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Internet Protocol Security (IPSec) was developed in 1990's and provides a security architecture for the communication over IP networks. IPsec is used to ensure data privacy, authenticity and integrity.

IPSec is used in unsafe environments (like the public internet) to prevent others from intercepting and reading data you send across the network, while simultaneously allowing you to verify that the data has not been intercepted and modified in transit. IPSec is commonly used to safely connect two networks to each other over the internet, such as the scenario where a branch office is connected to a central office. However, IPSec can also be used to connect a device to the network behind a firewall (aka “Road Warrior”). More details can be found here.

IPsec sends log messages to the system log ( /var/log/messages ) and can therefore be found in the WUI ( Logs»System logs, choosing “IPsec” section ).


The whole point of IPsec (or any other VPN solution) is to secure your communications and ensure that any traffic you send has not been modified while in transit. If you are not careful, it is possible to create a VPN tunnel that is not sufficiently secure to properly safeguard your data.

To this end, it is imperative that you spend some time learning about what you need to do to properly set up an IPsec tunnel. Reading the Strongswan Security Recommendations is a good place to start. While this information is geared to IPSec tunnel implementations, it is just as important to proceed carefully when creating other types of VPN tunnels.


The examples on this page assume that your IPFire devices are connected directly to the internet. If you have some sort of NAT router between you and the public internet, you should first eliminate that router by removing it or by setting it into “Bridge” mode.

Additionally, we assume that you have either a static IP for your Red interface, or if you do not, we assume that you have an automatically updated dynamic DNS hostname. While you can use a dynamic IP address without a dynamically updated hostname, you will have to modify your settings each and every time that your address changes.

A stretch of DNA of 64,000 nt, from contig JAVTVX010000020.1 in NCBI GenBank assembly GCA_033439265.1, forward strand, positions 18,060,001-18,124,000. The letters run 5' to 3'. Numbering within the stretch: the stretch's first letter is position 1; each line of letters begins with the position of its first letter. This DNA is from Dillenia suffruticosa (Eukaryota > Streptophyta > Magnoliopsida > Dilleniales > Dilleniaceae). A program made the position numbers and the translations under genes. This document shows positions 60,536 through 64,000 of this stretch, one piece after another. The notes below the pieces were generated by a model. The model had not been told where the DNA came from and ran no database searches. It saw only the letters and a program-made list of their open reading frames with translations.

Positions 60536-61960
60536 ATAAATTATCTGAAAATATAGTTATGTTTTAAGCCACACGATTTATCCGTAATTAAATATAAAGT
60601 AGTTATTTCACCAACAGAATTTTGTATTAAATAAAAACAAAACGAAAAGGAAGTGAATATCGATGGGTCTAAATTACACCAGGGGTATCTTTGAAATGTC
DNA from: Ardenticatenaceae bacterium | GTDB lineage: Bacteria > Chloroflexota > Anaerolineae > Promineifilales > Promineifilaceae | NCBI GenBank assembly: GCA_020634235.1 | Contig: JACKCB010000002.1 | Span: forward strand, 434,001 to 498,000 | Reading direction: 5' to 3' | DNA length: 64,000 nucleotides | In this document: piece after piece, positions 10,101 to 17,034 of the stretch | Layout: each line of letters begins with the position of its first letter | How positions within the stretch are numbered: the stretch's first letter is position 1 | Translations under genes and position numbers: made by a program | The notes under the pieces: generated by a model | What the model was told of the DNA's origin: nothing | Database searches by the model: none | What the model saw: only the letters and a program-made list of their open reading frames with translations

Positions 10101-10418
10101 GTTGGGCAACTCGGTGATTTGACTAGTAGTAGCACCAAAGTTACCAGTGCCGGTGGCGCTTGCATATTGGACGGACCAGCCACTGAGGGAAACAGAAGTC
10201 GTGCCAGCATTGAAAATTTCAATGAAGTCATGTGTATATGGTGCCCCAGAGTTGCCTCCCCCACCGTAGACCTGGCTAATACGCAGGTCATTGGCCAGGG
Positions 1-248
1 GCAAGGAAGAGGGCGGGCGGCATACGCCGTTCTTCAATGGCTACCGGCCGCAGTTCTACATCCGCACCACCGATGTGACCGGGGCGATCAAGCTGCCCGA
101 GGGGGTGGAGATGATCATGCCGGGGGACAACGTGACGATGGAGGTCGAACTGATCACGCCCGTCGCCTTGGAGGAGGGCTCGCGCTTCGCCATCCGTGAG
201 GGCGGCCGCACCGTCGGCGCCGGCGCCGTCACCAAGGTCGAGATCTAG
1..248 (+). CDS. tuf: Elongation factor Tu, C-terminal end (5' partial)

Virtual Private Networks (VPN) using IPSec can be defined as a Host-to-Net VPN (RoadWarrior) or a Net-to-Net VPN. Both types of configuration are described below.

Global configuration

To begin, configure the global settings. For Net-to-Net connections this has to be done on both sides.

  1. Public IP or FQDN for RED interface or <%defaultroute>:
    • If you have a static IP Address, enter that here.
    • If you have a dynamic IP Address, enter the dynamic DNS name here.
    • You may also enter “%defaultroute” here. This may be preferred to using a a dynamic DNS name, as it will eliminate some hostname lookups and may improve recovery when your address changes, but YMMV.
  2. Delay before launching VPN (seconds): If you are using a Dynamic IP Address, you may enter a delay here to allow the Dynamic DNS name to update before starting IPSec. A setting of 60 is a good place to start.
  3. Host-to-Net Virtual Private Network (RoadWarrior): See the Host-to-Net example below.

Roadwarrior connection (Host-to-Net)

So-called “Roadwarrior” connections are those connections that are generally made from a client PC back to the firewall to establish a connection to the Green/Blue networks, or to access the internet through an encrypted tunnel. This is frequently done with OpenVPN, but using IPSec has the major advantage of not requiring the user to install a VPN client on their computer.


Example Configuration - Roadwarrior with Windows
Example Configuration - Roadwarrior with MacOS
Example Configuration - Roadwarrior with Android
Example Configuration - Roadwarrior with Windows Phone 8.1